Bill Tidy – RIP

Famed British comic strip cartoonist Bill Tidy has passed away.

William Edward (Bill) Tidy, MBE

October 9, 1933 – March 11, 2023

The cartoonist was behind strips including The Fosdyke Saga and The Cloggies 

Born in Liverpool, he also helped to set up the British Cartoonists’ Association

Tributes have poured in, with many describing him as ‘talented, witty and warm’

The death of Bill Tidy, who some call “The World’s Greatest Cartoonist” and “UK’s Best-Loved Cartoonist,” is being reported by newspapers throughout Great Britain including The Daily Mail and The Guardian.

We’ll spotlight John Freeman’s remembrance for downthetubes:

His early cartoons featured in a variety of newspapers and magazines in the 1950s and 60s, including the Daily Sketch, Sunday Dispatch, Reveille, Weekend, Sunday Chronicle, and Travel World.

In 1966, he was a founder member of the British Cartoonists’ Association, sister organisation to the Professional Cartoonists’ Organisation, and was voted Cartoonists’ Club of Great Britain’s Humorous Cartoonist of the Year.

His many cartoon strips included “The Cloggies”, which ran from 1967 to 1981 in the fortnightly satirical magazine Private Eye, and in The Listener from 1985 to 1986; and “The Fosdyke Saga” published daily in the Daily Mirror between 1971 to 1984. The strip was a parody of The Forsyte Saga, the novel by John Galsworthy, set in the industrial north instead of a genteel upper-class environment. The Fosdyke family, in sharp contrast, ran a tripe factory in the North west, the strip described as “a classic tale of struggle, power, personalities… and tripe”.

From Yesterday’s Paper a 2015 appreciation of Tidy by John Adcock:

Years later, on March 2, 1971, the front-page of the Daily Mirror proclaimed THE FOSDYKES ARE HERE! The Fosdykes were a Northern Edwardian family who climbed from the depths of the mining industry at Insanitary Cottages, Griddlesbury, to become “rulers of a mighty empire, risking life and limb to spread the gospel of tripe.”

Britain’s greatest comic strip began in 1900 and the plot was to cover two world wars and end in “the world of today.” The idea was to parody a long-running, popular 1960s BBC TV adaptation of John Galsworthy’s classic Forsyte novels, begun in 1906 and collectively published as The Forsyte Saga since 1922.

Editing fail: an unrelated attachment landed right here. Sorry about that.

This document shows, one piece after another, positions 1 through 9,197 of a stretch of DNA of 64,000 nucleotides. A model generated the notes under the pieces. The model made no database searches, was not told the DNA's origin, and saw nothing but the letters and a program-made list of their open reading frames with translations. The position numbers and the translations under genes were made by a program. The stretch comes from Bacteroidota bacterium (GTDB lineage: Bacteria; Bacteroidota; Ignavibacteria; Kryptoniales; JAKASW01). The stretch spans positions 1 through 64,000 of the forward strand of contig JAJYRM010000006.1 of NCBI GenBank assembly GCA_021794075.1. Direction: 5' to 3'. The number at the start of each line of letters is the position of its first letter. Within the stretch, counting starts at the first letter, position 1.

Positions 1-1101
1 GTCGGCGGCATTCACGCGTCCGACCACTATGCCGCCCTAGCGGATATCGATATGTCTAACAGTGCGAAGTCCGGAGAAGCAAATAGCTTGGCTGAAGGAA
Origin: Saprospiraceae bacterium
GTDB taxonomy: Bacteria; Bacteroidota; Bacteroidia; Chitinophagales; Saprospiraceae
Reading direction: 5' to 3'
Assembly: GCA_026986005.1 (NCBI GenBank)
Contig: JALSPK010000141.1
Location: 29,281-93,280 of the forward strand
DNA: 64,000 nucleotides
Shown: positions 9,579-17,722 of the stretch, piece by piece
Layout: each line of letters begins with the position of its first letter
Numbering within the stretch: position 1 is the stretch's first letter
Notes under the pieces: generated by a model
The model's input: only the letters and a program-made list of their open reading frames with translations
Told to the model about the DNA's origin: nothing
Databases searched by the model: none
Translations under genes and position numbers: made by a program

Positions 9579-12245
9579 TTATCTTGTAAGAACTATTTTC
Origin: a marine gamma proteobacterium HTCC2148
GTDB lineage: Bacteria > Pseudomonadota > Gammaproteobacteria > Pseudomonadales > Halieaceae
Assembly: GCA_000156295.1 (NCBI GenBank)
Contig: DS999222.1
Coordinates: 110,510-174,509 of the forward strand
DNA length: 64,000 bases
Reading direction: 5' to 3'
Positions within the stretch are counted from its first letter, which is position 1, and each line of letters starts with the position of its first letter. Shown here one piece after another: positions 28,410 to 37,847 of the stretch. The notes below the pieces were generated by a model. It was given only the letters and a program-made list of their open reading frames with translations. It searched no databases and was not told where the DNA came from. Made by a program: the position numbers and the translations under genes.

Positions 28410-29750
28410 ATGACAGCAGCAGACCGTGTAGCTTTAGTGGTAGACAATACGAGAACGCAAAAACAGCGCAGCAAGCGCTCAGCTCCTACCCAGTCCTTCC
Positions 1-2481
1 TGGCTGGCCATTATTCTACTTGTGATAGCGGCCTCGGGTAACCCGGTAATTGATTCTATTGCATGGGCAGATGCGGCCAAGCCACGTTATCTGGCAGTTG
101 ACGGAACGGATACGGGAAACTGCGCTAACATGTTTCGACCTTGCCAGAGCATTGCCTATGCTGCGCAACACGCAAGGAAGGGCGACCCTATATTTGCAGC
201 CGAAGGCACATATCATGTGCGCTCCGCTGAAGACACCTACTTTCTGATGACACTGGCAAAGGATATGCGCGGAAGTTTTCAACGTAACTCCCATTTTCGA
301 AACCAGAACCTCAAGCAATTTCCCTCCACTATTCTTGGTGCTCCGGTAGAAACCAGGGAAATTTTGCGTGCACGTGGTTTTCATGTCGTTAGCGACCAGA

Few cartoonists are deserving of the descriptive ‘genius’ but Bill Tidy was one of them. For 14 long years, 6 days a week, the long and winding Fosdyke Saga plots moved along at the pace of three panels a day alternating three plotlines at a time. The lives of the huge cast of characters were played out across the globe in the United States, South America, the Sahara, Moscow and Kabul with frequent stops back in Salford, Manchester.

Paul Hudson’s The A to Z of British Newspaper Strips list the following:

Nero (1960s, panel)

Chelm of Tryg2 (1966-67)

The Cloggies (1967-81, 1985-86)

Grimbledon Down (1970-94)

The Fosdyke Saga (1971-85)

The Sporting Spagthorpes (1970s)

Kegbuster (1978-2020)

The Last Chip Shop in England (1981-84)

The Crudingtons (1986)

Stand up Billy Buckitt! (1988-89)

From The Political Cartoon Gallery:

In 1952, Bill Tidy joined the Royal Engineers, serving in Germany, Korea and Japan, where in 1955 he sold his first cartoon to Mainichi, an English-language newspaper. On leaving the army he began freelancing as a cartoonist. In 1957, he became a professional cartoonist and began contributing to Punch. Tidy became well known for his strip cartoons, particularly “The Cloggies”, which ran in Private Eye from 1967 to 1981 and in the Listener from 1985 to 1986, and “The Fosdyke Saga”, which began in the Daily Mirror on 2 March 1971. Tidy has also produced work for the Oldie, New Scientist, Today, Mail on Sunday, Sunday Dispatch, Yorkshire Post, Picturegoer, Daily Sketch, Everybody’s, John Bull, General Practitioner and Tit-Bits.

Another gag cartoon gallery at Chris Beetles.

From Bill Tidy himself:

I started landing spots in national newspapers and being a story teller began to produce 2, 3 and 4 picture gags. Regular features are what most cartoonists are looking for and drawing on TV, which I found easy and enjoyable saw me bringing in a new dimension to my work. The only slightly disconcerting feature was that I was having an odd effect on the Street of Shame!

Nearly every publication in which I appeared shivered and rolled ever! They included the Daily Sketch, Sunday Dispatch, Reveille, Weekend, Sunday Chronicle, Travel World etc.  I was going through Fleet Street like Typhoid Mary!

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